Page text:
# Quick tangential speed question

• jj8890
You should getv \sim \frac 1 rThat is, the orbital velocity is inversely proportional to the radius of the orbit. For the B satellite, that radius is 4 times as large, so the orbital velocity is (1/4) times the orbital velocity of the A satellite. In summary, the ratio of the tangential speed of satellite B to that of satellite A is 1/4.
jj8890

## Homework Statement

Two satellites A and B of the same mass are going around the Earth in concentric orbits. The distance of satellite B from the earth’s center is four times that of satellite A. What is the ratio of the tangential speed of satellite B to that of satellite A?

v=rw

## The Attempt at a Solution

So if v=rw and B is 4 times the distance of A, wouldn't the ratio (V_B/V_A) just be:
4rw = rw
=4

Think again, this time using Kepler's laws.

I'm sorr, i don't see wher eyou are coming from.

Kepler's Laws are:
1. The path of the planets about the sun are elliptical in shape, with the center of the sun being located at one focus. (The Law of Ellipses)
2. An imaginary line drawn from the center of the sun to the center of the planet will sweep out equal areas in equal intervals of time. (The Law of Equal Areas)
3. The ratio of the squares of the periods of any two planets is equal to the ratio of the cubes of their average distances from the sun. (The Law of Harmonies)

But I don't see how these apply if I do not have a period and am only trying to calculate the ratio? Doesn't v=rw? Or am i totally off base?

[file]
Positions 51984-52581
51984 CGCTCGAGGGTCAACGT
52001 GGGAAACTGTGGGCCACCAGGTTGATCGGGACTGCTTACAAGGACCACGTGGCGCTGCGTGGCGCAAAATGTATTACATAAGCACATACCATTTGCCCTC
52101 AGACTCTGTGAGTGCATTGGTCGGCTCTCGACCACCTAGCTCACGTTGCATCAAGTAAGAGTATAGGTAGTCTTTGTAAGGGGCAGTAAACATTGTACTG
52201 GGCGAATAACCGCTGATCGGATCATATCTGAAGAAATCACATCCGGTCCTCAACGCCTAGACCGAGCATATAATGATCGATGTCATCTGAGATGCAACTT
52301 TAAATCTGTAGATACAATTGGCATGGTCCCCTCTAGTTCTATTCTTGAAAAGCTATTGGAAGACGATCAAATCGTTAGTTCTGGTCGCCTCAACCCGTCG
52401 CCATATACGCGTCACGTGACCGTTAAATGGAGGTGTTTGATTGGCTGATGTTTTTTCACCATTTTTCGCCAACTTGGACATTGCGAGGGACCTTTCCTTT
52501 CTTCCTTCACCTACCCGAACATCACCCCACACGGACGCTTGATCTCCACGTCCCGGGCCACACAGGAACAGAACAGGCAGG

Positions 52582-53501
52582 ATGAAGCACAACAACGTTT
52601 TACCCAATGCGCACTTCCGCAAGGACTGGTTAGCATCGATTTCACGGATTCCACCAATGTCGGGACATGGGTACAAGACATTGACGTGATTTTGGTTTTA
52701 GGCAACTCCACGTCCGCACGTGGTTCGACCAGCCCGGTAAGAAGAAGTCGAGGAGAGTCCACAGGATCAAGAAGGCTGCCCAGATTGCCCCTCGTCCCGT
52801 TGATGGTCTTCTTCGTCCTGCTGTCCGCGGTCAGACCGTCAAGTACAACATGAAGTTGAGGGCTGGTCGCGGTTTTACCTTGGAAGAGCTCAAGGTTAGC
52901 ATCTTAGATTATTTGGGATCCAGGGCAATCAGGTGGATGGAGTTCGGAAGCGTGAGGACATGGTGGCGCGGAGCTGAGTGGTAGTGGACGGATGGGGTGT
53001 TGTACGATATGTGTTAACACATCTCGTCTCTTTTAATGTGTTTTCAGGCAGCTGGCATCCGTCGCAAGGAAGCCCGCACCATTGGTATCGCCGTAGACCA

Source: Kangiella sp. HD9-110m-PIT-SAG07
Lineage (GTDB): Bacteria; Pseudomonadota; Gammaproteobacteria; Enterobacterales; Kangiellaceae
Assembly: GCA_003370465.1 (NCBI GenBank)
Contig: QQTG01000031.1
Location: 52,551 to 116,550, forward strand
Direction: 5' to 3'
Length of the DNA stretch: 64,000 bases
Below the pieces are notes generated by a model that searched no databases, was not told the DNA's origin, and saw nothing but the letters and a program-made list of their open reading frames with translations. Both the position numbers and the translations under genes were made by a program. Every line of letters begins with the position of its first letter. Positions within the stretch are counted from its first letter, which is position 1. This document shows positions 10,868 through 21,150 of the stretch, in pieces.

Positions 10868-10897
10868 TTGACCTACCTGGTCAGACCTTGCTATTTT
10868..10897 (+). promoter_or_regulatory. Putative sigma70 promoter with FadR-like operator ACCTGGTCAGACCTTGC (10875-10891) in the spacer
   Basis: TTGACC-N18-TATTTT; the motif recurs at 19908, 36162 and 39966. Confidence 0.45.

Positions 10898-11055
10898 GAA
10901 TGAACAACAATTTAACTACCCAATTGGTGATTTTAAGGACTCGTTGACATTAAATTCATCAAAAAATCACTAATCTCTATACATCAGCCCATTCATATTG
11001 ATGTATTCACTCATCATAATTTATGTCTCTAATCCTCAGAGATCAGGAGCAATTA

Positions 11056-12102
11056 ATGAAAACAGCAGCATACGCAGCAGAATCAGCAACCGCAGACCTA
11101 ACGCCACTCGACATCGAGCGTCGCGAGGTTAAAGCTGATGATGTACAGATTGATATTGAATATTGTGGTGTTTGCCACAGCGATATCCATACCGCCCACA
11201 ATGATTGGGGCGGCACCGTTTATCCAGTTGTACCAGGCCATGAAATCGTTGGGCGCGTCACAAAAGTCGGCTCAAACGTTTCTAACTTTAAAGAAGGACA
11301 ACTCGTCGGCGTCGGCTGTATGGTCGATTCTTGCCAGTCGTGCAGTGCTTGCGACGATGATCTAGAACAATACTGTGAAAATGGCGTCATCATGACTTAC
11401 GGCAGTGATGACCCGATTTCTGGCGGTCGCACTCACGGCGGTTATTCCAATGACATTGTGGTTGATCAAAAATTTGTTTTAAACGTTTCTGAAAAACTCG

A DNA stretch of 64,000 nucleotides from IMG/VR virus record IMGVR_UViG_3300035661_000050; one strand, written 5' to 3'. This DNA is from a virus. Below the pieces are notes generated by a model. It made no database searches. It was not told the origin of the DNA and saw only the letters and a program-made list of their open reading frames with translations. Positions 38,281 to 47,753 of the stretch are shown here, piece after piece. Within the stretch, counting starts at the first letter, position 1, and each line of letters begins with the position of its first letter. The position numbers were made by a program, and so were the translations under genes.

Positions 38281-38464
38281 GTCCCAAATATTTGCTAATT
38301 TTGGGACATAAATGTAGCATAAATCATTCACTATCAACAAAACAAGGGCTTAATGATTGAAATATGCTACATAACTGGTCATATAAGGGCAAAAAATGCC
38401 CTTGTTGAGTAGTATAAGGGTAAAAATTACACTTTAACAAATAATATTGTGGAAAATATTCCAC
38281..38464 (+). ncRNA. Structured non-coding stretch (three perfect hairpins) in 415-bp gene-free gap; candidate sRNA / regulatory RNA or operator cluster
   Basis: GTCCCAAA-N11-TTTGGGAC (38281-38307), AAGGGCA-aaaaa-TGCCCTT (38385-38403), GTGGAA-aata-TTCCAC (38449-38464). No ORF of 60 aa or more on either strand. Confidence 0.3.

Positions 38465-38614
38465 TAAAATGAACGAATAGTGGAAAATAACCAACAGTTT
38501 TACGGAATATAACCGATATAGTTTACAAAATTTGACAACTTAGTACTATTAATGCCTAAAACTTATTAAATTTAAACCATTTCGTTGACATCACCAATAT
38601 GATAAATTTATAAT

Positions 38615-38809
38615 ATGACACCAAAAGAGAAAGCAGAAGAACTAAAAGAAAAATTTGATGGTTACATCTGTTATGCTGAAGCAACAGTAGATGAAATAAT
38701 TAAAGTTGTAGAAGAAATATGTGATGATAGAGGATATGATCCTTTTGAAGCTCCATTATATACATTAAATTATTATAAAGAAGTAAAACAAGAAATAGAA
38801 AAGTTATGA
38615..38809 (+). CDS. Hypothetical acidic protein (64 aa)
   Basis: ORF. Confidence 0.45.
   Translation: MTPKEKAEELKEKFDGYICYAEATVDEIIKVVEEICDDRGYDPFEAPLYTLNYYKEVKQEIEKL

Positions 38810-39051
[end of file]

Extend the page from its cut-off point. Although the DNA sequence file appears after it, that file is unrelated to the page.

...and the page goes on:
jj8890 said:
3. The ratio of the squares of the periods of any two planets is equal to the ratio of the cubes of their average distances from the sun. (The Law of Harmonies)

But I don't see how these apply if I do not have a period and am only trying to calculate the ratio? Doesn't v=rw? Or am i totally off base?

The satellites are in orbit. Of course they have a period, and because the satellites are at different orbital altitudes their periods are not the same per Kepler's third law. You don't know exactly what the period is, but that doesn't matter here. You only need to know the ratio of the periods.

What is the relationship between orbital period T and orbital angular velocity w?

The angular velocity specifies the angular speed at which an object is rotating along with the direction in which it is rotating so it is a portion so...when i looked it up the period equals (w/2*pi)^-1 where w is the angular velocity...where would I go from there?

jj8890 said:
The angular velocity specifies the angular speed at which an object is rotating along with the direction in which it is rotating so it is a portion so...when i looked it up the period equals (w/2*pi)^-1 where w is the angular velocity...where would I go from there?
You wrote Kepler's third law in English. Write it as a mathematical equation instead. Next, write an alternative version of the law that uses angular velocity in lieu of period. Finally, apply this to the problem at hand.

T^2=r^3 so since t=w/2*pi^-1:
r^3=(w/2*pi^-1)^2